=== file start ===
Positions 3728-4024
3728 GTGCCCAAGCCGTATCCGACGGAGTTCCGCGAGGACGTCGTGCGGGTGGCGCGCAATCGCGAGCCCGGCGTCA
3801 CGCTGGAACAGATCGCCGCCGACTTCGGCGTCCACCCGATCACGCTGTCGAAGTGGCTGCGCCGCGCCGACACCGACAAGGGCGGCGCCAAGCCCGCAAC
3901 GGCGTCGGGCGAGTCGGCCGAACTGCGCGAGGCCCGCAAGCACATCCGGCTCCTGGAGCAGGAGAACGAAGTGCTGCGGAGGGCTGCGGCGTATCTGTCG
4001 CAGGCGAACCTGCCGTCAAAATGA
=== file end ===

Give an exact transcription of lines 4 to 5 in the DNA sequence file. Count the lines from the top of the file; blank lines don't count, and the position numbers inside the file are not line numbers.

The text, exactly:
3901 GGCGTCGGGCGAGTCGGCCGAACTGCGCGAGGCCCGCAAGCACATCCGGCTCCTGGAGCAGGAGAACGAAGTGCTGCGGAGGGCTGCGGCGTATCTGTCG
4001 CAGGCGAACCTGCCGTCAAAATGA